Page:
Medicinal: It is Aperient (relieves constipation), astringent (to treat diarrhea), a gargle for sore throats, coffee substitute, has been studied for use of cancer treatment, Depurative (blood cleanser/detoxifier), diuretic,Dyspepsia (upset stomach not a result of ulcers), Emmenagogue (stimulates blood flow in the pelvic and uterus), has been treated to treat gall-bladder issues, has been used to treat hemorrhoids (piles), it has also been used to treat Strangury (blockage or irritation at the base of the bladder resulting in pain and the painful urge to urinate), and to treat pneumonia in animals, It is considered an intoxicant by some and produces high amounts of Cyanide (prussic acid when combined with water) but contained within the seeds. (Please remove the seeds from the fruit if you are going to make a consumable with them.) The root/wood contains high levels of cellulose (keeps the plant stay stiff and strong), lignin (makes the plant strong and rigid), hemicellulose (strengthen the body’s cell walls), pentosans (slows dehydration), and nutritional fat (monounsaturated fatty acids and polyunsaturated fatty acids). The bark contains tannins (antioxidant properties, which have been found to lower total cholesterol, lower blood pressure, and stimulate the immune system. They also have antibacterial properties that, among other things, fight tooth decay). The Rowan berries contain high levels of natural sugars, malic acid (helps to clear away dead skin cells when applied to the skin), potassium, nitrogen, natural pectin, ascorbic acid (Vitamin C) and tannins.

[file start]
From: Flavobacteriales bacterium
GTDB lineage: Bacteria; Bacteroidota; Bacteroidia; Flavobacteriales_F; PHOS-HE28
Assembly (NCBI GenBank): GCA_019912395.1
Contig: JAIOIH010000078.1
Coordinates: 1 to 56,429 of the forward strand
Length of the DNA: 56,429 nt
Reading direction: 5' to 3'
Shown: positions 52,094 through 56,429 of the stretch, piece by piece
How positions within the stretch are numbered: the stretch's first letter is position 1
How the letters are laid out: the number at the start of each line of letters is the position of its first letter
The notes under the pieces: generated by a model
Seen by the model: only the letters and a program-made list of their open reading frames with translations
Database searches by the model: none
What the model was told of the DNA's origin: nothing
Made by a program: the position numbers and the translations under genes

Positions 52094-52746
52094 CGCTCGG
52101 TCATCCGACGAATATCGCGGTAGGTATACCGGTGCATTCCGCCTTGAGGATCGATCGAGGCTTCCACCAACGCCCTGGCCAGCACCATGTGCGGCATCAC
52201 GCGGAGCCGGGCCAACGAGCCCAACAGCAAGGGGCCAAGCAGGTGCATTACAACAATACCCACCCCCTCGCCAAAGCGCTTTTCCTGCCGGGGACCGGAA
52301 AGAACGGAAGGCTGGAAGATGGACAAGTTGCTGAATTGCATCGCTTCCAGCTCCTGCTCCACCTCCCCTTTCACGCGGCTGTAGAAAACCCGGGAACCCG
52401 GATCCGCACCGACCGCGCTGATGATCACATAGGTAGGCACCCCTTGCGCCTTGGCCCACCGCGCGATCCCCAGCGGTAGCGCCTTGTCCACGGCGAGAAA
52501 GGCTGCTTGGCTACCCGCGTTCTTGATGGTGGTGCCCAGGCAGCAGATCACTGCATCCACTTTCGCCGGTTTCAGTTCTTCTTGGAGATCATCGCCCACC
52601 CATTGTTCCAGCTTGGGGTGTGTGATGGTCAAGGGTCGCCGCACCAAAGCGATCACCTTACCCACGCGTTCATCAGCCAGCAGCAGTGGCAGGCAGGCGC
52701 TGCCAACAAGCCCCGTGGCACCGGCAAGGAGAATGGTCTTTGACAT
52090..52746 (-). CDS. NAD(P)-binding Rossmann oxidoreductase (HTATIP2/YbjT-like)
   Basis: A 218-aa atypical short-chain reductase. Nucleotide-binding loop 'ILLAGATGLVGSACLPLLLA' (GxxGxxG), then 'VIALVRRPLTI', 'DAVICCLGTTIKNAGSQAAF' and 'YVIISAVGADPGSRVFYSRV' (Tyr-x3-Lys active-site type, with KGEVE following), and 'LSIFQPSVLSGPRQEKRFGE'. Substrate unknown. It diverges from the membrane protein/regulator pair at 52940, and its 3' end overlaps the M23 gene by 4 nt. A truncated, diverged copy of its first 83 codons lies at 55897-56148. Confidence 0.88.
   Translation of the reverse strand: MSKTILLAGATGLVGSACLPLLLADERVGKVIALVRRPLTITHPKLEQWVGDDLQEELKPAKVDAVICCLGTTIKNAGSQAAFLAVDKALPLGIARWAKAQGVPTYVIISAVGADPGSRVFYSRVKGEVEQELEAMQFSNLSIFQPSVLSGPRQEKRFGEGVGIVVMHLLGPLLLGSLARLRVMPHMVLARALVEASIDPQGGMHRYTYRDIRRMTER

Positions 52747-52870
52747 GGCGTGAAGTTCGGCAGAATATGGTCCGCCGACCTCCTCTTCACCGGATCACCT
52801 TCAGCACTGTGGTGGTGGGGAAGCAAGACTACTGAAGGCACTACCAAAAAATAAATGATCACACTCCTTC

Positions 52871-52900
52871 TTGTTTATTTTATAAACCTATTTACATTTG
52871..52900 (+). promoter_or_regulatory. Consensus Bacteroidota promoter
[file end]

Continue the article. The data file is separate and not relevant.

Spiritual: Rowan is primarily associated with Celtic culture so we will stay focused on that. It has continuously been tied to the great Irish goddess Brighid, protection, travel, divination. Red is seen as a protective color; this is what attributes protection to the Rowan Tree. The goddess, Hebe who lost her chalice of youth enlisted an eagle to go on a journey to retrieve it. The eagle fought to return it to her and wherever it dropped a feather or blood is where a rowan tree would grow. The tree is used with vibrational medicine due to the belief that it can tune our bodies into nature. It can broaden and open our perspective and make room for a wider imagination.

Summary: The deep roots of this tree are abundant in cultures that have stood the test of time and refuse to die down. Despite our current culture of theistic dominance our ancestral traditions, beliefs and stories have endured. Both medicinally and spiritually this strikingly beautiful plant has been around for as long as mankind has been. Maybe even longer! Take a moment to soak in the peace it brings and the health it provides.


Bibliography:

Encyclopedia of Herbal Medicine, 500 Herbs and Remedies for Common Ailments by Andrew Chevallier, FNIMH; Pages 271-272